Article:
Combination therapy with regimens such as ABV (actinomycin D, bleomycin, and vincristine) versus single-agent therapy such as doxorubicin cause higher response rates but similar time to progression and overall survival. Prior to the availability of growth factor support, toxicity due to myelosuppression was significant. Combination chemotherapy results in about double the response rate, 45-60% versus 20-25% for single agents.

Several single cytotoxic agents are approved by the Food and Drug Administration (FDA) for AIDS-related Kaposi sarcoma and include liposomal doxorubicin (Doxil) for previously treated patients, liposomal daunorubicin (DaunoXome) for first-line use, and paclitaxel (Taxol) or oral etoposide (Vepesid) for second-line use. The liposomal technology has resulted in higher response rates with less cardiac and myelotoxicity for both liposomal doxorubicin and liposomal daunorubicin because of their more targeted nature. [1, 2, 3] Response rates of up to 80% can be seen with either of these drugs. The same is true for paclitaxel, which can be safely administered to severely immunocompromised patients refractory to other chemotherapeutic agents. [58] Response rates have been seen from 50-71% in two phase II trials for untreated patients. [71, 72]

Studies comparing liposomal preparations to combination chemotherapy regimens such as ABV have not been done in the HAART era. A small multicenter study of only 20 patients with cutaneous Kaposi sarcoma randomized between HAART alone compared with HAART and liposomal doxorubicin showed 76% for the combination compared with 20% for HAART alone. [73] Relapse rate from this approach is about 10-15% a year. Based on this and other data, liposomal doxorubicin is now considered the first line standard of care for Kaposi sarcoma.

In AIDS-associated Kaposi sarcoma, the problem has been balancing the immunosuppressive effects of chemotherapy with its potential benefit. This has required a great deal of finesse in the era of HAART, which can itself cause regression of Kaposi sarcoma. Treatment duration should be to a response plateau with lengthening out of the interval to approximately 6 weeks, a period in which Kaposi sarcoma will progress if treatment is not being administered. Also, recurrence of Kaposi sarcoma after chemotherapy does not necessarily mean resistance, making retreatment with the same regimen a reasonable option.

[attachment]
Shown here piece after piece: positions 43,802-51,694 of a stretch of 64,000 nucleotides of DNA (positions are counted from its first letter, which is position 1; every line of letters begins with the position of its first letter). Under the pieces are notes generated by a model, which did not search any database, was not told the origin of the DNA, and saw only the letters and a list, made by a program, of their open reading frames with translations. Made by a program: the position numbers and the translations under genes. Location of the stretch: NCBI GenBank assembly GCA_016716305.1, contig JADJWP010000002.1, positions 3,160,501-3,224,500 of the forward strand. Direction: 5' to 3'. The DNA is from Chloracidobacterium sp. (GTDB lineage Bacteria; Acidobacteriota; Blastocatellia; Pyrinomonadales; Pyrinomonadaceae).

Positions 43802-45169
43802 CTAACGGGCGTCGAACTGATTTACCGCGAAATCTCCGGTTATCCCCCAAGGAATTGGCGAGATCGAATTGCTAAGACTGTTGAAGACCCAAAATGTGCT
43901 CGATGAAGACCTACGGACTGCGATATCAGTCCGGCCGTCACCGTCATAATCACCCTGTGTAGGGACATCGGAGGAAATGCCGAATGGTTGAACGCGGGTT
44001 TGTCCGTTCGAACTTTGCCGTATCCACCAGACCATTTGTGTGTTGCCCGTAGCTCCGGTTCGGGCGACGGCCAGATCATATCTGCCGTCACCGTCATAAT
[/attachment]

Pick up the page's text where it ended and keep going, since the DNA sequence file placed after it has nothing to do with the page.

Because chemotherapy can be given long-term, treatment-related toxicities may prevent its ongoing administration.

Potential new avenues of therapy are being investigated. Because of its highly vascular nature, Kaposi sarcoma has been thought of as a natural target for angiogenesis inhibition. A phase II study of thalidomide in 20 patients with Kaposi sarcoma with HIV serology resulted in a 40% response rate with median duration of response of 7 months. Most of the patients were on HAART. [7] Combination chemotherapy of antiangiogenic and cytotoxic agents is being considered. [70]

Studies are underway involving VEGF pathway with agents such as the VEGF-inhibitors bevacizumab and sorafenib as well as studies with inhibitors of m-TOR such as sirolimus. Lenolidamide, an immune modulating agent is also being studied. [74]

Other compounds such as fumagillin analogs and peptidoglycan analogs produced by bacteria, which are potent blockers of angiogenesis, have shown minimal benefit as single agents. Glufanide disodium, an antiangiogenic dipeptide from solubilized fraction of thymic extract, has shown benefit with response rates of 36% when used as a nasal formulation. [58] Because of its male predominance, another way of treating the disease may be through hormonal manipulation. Work is being done to look at the potential inhibitory effect of beta-HCG.

Because of its etiologic link to Kaposi sarcoma human herpesvirus (KSHV) (HHV-8), antiviral therapy with foscarnet and ganciclovir may be effective. A randomized clinical trial of oral ganciclovir versus ganciclovir ocular implants has shown a lower rate of Kaposi sarcoma. [70]

Further studies are needed in this area. [7] Yet, antiherpes drugs have been ineffective. Activation of drugs by KSHV-kinases is an approach that needs further investigation. Also, the c-kit oncogene is up-regulated by KSHV. This would make it a rational target for blockade.

A small study with imatinib mesylate (Gleevec) has shown response in 4 of 5 patients. [75]

Finally, evaluation of the multiple pathways of potential pathogenesis may lead to inhibitors of both autocrine and paracrine factors. An inhibitor of basic fibroblast growth factor (bFGF) has been studied. Also, newer antiangiogenic compounds such as inhibitors of matrix metalloproteinases and oligonucleotides may show promise. [76]

Despite effective therapies and promising activity of novel agents, the investigation of new targeted therapies continues.



Obtain a radiation oncology consultation when considering the use of radiation as definitive therapy for palliation of locally advanced symptomatic disease or a cosmetically disturbing cutaneous lesion.